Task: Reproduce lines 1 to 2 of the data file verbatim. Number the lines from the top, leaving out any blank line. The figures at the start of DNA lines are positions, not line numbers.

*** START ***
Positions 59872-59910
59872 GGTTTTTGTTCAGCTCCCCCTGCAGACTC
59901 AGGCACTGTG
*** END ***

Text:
Positions 59872-59910
59872 GGTTTTTGTTCAGCTCCCCCTGCAGACTC